West Grand School District’s positive experience with their Accelera-powered electric Blue Bird school bus includes superior performance in sub-zero temperatures, cost savings, range, and community benefits.
Cold Weather Performance
Temperatures in November and December 2022 averaged between –33 and –18 degrees Fahrenheit. Throughout those two months, the temperature only rose above freezing five afternoons, but remained below 40. Despite these harsh conditions, cabin heat on the bus remained responsive, reliable, and comfortable.
“The elevation at our bus garage is 7,500 feet, and my route is above 9,000 feet. As the primary driver for our electric bus, I am impressed by its power when it climbs the long and steep Gore Pass on my route. This pass is rarely plowed prior to my use in the morning, and the electric bus’s performance has been excellent. Despite poor road conditions, the electric bus has never had any issues.” -Bethany Aurin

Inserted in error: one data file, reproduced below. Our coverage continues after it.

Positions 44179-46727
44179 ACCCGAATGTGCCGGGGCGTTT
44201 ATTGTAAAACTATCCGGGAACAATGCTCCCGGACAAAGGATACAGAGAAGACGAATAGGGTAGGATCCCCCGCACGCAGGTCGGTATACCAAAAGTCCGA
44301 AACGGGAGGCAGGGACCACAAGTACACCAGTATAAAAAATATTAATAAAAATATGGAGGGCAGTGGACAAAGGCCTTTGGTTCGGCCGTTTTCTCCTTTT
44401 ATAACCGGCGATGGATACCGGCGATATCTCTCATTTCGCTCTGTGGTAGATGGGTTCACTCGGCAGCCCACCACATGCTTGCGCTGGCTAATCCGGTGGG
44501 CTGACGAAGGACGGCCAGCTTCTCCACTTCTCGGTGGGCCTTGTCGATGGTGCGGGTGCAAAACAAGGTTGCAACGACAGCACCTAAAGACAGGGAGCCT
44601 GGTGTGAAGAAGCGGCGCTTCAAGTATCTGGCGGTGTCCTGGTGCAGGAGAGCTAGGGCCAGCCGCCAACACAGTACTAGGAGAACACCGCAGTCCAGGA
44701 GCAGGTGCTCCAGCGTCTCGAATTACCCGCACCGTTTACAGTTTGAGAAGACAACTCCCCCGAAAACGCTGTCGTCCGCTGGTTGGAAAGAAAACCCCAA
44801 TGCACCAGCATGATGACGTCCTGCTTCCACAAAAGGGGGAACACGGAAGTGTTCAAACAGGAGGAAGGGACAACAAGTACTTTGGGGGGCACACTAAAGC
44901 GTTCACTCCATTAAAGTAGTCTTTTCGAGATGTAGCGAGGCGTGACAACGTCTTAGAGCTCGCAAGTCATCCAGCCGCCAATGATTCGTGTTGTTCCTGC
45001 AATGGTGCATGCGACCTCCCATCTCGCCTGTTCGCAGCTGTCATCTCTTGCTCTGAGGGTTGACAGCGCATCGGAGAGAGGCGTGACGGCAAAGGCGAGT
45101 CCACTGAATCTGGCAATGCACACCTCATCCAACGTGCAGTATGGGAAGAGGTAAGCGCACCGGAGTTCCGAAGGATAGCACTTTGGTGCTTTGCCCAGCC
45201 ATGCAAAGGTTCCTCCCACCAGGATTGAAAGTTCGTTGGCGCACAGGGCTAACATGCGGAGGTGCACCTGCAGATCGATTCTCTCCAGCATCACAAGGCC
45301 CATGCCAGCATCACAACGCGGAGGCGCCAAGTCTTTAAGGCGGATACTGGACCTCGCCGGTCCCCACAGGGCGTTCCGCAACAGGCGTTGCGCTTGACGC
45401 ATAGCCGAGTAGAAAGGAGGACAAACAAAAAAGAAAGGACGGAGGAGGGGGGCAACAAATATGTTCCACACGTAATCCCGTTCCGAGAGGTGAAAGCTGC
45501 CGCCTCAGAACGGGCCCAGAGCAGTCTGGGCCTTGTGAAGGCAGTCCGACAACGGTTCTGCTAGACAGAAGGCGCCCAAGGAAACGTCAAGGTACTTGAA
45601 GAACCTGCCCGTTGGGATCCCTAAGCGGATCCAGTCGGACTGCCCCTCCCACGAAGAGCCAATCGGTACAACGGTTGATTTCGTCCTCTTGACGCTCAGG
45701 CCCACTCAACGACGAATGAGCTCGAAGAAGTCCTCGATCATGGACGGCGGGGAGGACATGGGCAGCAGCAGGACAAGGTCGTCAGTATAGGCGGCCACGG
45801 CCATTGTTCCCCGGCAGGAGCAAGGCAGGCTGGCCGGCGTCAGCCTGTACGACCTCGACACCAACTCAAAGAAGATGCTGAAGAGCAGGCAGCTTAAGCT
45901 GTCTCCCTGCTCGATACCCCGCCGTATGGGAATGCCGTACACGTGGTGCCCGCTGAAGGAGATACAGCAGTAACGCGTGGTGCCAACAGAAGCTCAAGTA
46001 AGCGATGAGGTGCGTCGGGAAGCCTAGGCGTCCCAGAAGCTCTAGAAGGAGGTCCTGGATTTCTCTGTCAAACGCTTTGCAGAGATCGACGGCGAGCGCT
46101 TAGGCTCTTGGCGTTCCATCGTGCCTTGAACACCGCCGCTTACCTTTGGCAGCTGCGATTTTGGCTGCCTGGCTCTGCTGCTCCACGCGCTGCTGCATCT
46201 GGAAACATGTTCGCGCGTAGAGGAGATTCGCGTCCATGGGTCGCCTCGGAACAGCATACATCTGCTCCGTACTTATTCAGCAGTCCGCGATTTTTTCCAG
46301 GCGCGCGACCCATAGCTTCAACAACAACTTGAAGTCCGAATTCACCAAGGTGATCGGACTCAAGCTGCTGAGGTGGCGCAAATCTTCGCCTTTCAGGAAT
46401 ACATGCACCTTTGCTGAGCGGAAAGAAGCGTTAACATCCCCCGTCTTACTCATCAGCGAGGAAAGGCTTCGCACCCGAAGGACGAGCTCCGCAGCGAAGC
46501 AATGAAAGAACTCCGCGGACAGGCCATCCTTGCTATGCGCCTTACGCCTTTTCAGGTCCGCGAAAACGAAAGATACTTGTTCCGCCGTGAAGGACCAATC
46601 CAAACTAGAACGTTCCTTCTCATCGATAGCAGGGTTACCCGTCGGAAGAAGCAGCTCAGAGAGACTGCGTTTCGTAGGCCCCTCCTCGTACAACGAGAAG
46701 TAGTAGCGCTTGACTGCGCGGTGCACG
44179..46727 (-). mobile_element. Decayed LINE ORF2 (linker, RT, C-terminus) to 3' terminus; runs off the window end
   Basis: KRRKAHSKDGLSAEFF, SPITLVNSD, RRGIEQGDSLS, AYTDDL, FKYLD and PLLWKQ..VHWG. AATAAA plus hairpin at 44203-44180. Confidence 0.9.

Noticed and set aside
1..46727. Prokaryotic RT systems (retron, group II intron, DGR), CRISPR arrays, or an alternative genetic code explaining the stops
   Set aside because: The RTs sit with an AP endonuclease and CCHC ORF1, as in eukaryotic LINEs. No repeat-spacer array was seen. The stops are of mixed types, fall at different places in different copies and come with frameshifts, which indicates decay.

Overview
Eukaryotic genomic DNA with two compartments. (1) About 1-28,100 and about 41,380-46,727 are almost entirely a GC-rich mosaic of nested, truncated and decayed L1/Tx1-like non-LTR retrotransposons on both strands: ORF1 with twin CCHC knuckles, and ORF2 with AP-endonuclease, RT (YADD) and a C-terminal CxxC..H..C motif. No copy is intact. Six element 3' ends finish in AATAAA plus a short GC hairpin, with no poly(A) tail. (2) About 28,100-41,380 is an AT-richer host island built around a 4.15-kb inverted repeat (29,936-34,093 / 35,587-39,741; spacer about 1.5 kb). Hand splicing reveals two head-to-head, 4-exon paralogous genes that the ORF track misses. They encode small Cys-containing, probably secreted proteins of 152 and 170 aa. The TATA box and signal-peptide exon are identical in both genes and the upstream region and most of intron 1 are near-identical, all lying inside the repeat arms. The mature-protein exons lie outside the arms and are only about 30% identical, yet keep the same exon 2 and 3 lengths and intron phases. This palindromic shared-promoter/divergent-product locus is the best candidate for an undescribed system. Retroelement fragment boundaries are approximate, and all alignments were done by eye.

West Grand experienced significant fuel and maintenance savings with the electric bus. During the first year of operation, average charging costs for the electric bus were 26 cents per mile, versus diesel bus fuel costs of 58 cents per mile, which saved the district an estimated 44.8% or $3,633. During that same time, the electric bus required about $104 in maintenance costs, while its diesel counterpart cost about $1,900.
With time to charge the bus between routes, the bus range covered the 78-mile-long morning and afternoon routes.
“After the morning route, we plug the bus in during school hours and attain a full charge by noon. We use it again midday to transport students between campuses (about four miles). When it’s cold, we park the bus inside again until the end-of-day (p.m.) route. In warmer weather, we leave it outside after the midday use and only plug it in again after the afternoon route.”
Benefits for the Community
- Community members praise that the quiet bus does not wake them during the morning routes.
- Students like the quiet ride and the lack of emissions and exhaust smells.